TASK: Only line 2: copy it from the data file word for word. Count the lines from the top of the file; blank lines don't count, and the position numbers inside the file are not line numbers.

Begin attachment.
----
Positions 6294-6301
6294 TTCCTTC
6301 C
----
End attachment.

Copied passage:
6294 TTCCTTC